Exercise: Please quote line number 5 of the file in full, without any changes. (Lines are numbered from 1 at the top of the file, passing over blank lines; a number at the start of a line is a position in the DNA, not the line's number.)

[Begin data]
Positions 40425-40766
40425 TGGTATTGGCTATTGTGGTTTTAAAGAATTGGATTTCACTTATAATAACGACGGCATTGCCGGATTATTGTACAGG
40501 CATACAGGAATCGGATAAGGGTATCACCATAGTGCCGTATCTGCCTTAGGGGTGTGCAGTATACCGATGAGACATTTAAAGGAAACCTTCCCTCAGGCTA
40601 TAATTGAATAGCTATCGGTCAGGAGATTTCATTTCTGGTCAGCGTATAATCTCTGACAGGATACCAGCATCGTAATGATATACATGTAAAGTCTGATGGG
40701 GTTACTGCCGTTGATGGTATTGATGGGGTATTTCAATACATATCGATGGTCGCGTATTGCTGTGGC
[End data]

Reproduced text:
40701 GTTACTGCCGTTGATGGTATTGATGGGGTATTTCAATACATATCGATGGTCGCGTATTGCTGTGGC